Westside Alliance emerges amidst period of revitalization 

Westside the best side?

click to enlarge Welling Clark has a vision for OCC. - SALLIE CLARK
  • Sallie Clark
  • Welling Clark has a vision for OCC.

Welling Clark, long-time leader of the city's geographically biggest neighborhood association, is stepping down, but with plans to step up the Westside's profile.

The new president of the Organization of Westside Neighbors (OWN) is former secretary Jim Thompson, a contractor who Clark praised as "a real common sense kind of guy." OWN will become one of three main pillars in Clark's new endeavor, called the Westside Alliance.

"It'll be like the Downtown Partnership, but for the Westside," says Clark, who runs a bed-and-breakfast with his wife, former El Paso County Commissioner Sallie Clark. "I want to get all the different organizations over here — especially the [Old Colorado City Historical Society], Colorado Avenue business owners and the neighbors — in conversation, working together so the Westside has a single, unified voice."

The Downtown Partnership performs that general function downtown as a 501(c)4 "social welfare organization" with a 501(c3) charitable arm that also gets government contracts for development in its business improvement district. The Westside Alliance, on the other hand, won't incorporate — rather, it'll be an informal type of stakeholder coalition with hardly any budget.

Since the Westside is a revitalizing mixed-use area, Clark feels like "what's good for the businesses is good for the neighbors and vice versa ... And when we can all agree on what we want, we should really have the political clout to go right to the source and get it done."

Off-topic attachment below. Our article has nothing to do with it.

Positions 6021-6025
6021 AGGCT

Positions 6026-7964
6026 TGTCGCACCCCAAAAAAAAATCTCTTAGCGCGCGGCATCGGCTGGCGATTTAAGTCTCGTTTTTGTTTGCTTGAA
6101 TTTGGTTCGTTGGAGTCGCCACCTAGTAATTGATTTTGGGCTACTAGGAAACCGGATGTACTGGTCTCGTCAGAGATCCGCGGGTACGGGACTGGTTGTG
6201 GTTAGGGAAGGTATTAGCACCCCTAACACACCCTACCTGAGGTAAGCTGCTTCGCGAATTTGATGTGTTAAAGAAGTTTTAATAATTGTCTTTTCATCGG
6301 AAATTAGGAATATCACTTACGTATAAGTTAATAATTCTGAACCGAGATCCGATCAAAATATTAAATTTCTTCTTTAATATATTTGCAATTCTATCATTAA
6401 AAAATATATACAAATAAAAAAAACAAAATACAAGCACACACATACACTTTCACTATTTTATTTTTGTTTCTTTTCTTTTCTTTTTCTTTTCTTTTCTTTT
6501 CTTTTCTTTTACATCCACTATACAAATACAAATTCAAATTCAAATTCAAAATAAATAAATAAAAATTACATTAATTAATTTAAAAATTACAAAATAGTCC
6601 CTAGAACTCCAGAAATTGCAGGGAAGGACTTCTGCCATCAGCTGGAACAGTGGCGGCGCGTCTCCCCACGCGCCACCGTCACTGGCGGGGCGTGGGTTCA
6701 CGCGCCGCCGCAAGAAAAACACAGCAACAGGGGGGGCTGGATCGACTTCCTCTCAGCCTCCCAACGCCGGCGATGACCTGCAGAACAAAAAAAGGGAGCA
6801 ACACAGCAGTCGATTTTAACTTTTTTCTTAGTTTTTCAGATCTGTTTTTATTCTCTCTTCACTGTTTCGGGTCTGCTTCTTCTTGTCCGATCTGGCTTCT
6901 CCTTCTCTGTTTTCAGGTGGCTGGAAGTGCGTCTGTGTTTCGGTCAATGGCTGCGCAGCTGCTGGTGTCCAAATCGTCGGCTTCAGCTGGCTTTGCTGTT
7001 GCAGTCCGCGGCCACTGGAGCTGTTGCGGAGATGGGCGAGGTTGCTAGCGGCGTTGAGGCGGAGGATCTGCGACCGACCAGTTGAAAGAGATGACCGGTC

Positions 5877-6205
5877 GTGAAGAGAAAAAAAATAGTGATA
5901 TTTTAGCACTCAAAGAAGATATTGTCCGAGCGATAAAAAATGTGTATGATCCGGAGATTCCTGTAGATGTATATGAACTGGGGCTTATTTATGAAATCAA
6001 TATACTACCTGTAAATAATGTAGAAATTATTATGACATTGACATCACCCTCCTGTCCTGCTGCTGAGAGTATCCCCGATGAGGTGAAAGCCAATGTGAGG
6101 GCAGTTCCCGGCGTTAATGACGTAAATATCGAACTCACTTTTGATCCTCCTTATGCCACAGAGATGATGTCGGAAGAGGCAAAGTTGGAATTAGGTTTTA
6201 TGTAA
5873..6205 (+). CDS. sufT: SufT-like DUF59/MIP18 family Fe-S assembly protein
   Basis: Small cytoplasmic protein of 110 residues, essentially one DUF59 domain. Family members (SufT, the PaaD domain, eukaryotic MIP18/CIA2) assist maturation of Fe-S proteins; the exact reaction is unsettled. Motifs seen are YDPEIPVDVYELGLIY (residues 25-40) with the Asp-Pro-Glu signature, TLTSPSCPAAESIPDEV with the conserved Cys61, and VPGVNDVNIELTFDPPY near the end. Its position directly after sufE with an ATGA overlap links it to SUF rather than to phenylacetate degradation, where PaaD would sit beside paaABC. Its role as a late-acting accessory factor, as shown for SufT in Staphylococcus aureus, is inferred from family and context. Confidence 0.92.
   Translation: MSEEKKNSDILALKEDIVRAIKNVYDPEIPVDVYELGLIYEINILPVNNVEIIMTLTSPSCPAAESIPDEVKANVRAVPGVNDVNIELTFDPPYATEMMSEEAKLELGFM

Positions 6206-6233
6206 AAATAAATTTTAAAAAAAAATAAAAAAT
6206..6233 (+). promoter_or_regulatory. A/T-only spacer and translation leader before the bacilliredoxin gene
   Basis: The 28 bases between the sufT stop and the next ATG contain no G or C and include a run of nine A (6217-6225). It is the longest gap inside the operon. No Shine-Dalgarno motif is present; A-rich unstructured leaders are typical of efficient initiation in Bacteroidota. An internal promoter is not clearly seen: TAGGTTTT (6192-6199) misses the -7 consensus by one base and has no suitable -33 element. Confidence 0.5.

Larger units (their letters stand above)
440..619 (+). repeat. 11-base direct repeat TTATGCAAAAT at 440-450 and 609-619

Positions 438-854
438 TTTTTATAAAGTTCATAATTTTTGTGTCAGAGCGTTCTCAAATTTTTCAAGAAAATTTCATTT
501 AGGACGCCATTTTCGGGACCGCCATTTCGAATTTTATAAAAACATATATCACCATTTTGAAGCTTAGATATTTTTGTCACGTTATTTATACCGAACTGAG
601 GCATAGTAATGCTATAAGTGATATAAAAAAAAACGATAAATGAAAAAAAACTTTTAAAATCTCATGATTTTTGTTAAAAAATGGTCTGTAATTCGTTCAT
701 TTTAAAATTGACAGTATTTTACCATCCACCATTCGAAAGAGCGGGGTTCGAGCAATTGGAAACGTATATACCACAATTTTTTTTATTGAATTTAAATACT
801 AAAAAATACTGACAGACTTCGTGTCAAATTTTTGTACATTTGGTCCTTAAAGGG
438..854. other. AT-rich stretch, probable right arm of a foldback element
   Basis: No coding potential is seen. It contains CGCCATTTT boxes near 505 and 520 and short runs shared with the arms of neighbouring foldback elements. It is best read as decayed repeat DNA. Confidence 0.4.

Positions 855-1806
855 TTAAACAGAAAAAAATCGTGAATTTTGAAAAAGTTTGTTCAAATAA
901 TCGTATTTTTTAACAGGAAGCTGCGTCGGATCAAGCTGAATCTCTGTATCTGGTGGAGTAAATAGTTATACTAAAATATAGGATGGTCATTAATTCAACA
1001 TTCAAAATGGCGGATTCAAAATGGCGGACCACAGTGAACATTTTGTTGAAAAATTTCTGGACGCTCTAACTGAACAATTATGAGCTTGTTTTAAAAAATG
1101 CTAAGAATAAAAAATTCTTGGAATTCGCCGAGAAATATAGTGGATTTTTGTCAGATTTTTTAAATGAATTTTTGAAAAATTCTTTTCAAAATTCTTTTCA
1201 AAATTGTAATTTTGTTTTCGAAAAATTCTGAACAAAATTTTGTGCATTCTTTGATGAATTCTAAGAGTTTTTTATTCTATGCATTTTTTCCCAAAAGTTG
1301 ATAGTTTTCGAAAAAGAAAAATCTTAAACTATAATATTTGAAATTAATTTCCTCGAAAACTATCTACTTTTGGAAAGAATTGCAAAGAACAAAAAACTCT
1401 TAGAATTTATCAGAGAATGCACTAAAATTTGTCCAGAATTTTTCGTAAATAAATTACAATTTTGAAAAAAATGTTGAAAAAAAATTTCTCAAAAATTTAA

A test of that concept is already in motion at the heart of Old Colorado City — Bancroft Park. A nighttime blaze in January, believed to have been sparked by a transient person's campfire, caused severe damage to the park's bandshell that hosts concerts, plays and other public events. The bandshell has since been boarded up, forcing events planned there to cancel.

In March, departing District 3 Councilor Keith King reportedly convinced the Mayor's Office, which oversees the Parks Department, to prioritize funding the fixes by agreeing to vote "yes" on allocating $500,000 in Lodgers and Automobile Rental Tax to the downtown U.S. Olympic Museum project. Council eventually appropriated about $250,000 to Bancroft Park — $150,000 from the Conservation Trust Fund and $100,000 from the general fund (to be almost entirely reimbursed by the city's insurer).

Parks officials have since held two well-attended meetings for Westside residents to offer input on the renovation. Several priorities in addition to bandshell repair emerged, including better security and more accessible public restrooms. The Parks Advisory Board will hear the final action plan 7:30 a.m. on May 11 at the city administrative building at 1401 Recreation Way. Public comment will be taken then, and, in the meantime, details can be found online at coloradosprings.gov/Bancroft.